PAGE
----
I recently received a copy of the new book by Len Wilson and Jason Moore titled “Taking Flight with Creativity: Worship Design Teams that Work.” Since getting started in worship media and design I’ve followed their career and writings since they were involved with Ginghamsburg Church in Tipp City, Ohio. They now run Midnight Oil Productions.
Wilson and Moore have written many other books related to technical and creative aspects of worship. They are well known for their passion of using metaphor in worship to communicate truth. The book itself is built around the metaphor of the Wright brothers and their pursuit of the first sustained flight by mankind.
Of all their books, this has been their best yet. They deal less with the technical aspects of media based worship and more with how to design worship in a way that is creative and effective regardless of style. They deal with theory and make it practical through personal examples so you are not left wondering what to do next. You don’t finish the book feeling as if you’re hands are tied to a specific implementation.
The book is logically laid out. They begin by talking about the why of creative worship design as a team, and then talk about actually forming and implementing the team. The later sections are especially valuable because they write about the “intangible necessities” of functioning as a team in the body of Christ doing worship design and what to do when there are relational challenges. There are great sections dealing with leadership, not being a gatekeeper, keeping ego under control, finding consensus, brainstorming, and working for the spiritual growth of the whole church.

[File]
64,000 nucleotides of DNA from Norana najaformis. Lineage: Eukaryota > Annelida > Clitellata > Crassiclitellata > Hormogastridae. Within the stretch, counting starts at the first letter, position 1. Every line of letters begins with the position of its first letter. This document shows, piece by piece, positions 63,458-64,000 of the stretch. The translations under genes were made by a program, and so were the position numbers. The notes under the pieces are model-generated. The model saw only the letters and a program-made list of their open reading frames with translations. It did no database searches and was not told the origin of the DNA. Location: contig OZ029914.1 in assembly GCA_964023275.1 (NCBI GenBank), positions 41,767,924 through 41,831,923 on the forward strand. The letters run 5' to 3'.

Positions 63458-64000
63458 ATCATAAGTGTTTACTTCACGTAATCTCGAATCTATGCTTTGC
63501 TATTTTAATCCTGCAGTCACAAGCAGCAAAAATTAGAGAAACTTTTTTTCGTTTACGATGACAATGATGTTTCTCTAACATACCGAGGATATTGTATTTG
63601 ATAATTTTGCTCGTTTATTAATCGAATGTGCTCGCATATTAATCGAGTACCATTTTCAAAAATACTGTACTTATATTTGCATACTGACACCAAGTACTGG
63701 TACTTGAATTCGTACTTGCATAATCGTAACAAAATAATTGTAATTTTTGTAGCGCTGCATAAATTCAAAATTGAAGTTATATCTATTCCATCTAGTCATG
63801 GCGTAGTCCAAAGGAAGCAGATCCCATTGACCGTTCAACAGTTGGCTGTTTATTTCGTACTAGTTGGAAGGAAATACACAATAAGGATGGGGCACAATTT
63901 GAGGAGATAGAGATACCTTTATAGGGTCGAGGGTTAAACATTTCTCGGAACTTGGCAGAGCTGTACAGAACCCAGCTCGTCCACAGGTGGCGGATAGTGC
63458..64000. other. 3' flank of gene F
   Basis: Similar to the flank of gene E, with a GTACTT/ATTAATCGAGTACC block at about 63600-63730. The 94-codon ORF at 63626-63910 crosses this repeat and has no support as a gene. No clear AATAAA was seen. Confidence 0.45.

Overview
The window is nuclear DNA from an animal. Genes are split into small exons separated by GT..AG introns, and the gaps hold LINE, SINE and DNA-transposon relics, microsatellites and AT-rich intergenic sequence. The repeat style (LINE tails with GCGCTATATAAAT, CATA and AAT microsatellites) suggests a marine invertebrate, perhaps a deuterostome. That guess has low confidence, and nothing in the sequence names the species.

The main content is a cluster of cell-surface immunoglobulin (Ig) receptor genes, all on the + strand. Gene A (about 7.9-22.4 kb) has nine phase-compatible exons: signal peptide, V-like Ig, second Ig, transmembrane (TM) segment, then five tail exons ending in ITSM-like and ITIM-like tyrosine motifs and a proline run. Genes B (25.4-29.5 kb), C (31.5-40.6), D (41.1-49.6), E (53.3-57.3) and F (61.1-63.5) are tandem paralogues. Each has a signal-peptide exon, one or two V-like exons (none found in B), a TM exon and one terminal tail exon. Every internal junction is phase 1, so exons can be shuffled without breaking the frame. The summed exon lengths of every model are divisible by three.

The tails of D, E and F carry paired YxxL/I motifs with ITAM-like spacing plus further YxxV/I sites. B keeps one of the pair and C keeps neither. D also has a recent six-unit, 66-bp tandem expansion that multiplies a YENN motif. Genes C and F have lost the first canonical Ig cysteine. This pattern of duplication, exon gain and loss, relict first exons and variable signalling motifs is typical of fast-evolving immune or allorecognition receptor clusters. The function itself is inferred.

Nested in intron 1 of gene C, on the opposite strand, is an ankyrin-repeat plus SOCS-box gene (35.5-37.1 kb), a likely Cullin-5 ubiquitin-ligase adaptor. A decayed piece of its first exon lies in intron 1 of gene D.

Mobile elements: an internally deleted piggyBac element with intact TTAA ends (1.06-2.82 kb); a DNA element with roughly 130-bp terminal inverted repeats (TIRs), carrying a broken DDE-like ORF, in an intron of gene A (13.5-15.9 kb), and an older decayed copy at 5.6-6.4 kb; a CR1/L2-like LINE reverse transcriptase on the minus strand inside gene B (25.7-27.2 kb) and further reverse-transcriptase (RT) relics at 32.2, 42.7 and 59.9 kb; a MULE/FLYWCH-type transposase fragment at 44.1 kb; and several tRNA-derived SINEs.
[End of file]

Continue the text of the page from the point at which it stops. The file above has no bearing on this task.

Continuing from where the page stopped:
Some lines that really stood out to me:
– When people worship (verb) together in corporate worship (noun), transformational things happen.
– This is the power of team planning – that exponentially more ideas emerge that wouldn’t have been considered alone.
– In teams, leadership is function, not position. This means that the position of leadership means very little.
– Many teams form, but many fail. What separates those that take flight is an elusive quality called koinonia, the transformative synergy of Holy Spirit-driven team collaboration that would be impossible if attempted by any one person. Koinonia is the purpose of having teams in the first place – the experience of being a part of something great. Koinonia is truly living as the body of Christ.
– It is difficult not to get ego and identity tied up in one’s ideas and work.
– A service can be absent a strong visual metaphor but still work if there is a single main idea and everything moves toward that one idea.
This is just a small sample of the great stuff in this book. Even having been exposed to these ideas in other ways, it was a great refresher for me while also expanding my understanding of this concept. If you’ve never thought through worship design as a team, or you’ve been doing it for a while, this book would be a great investment as we work to tell and remind people of the greatest story there is.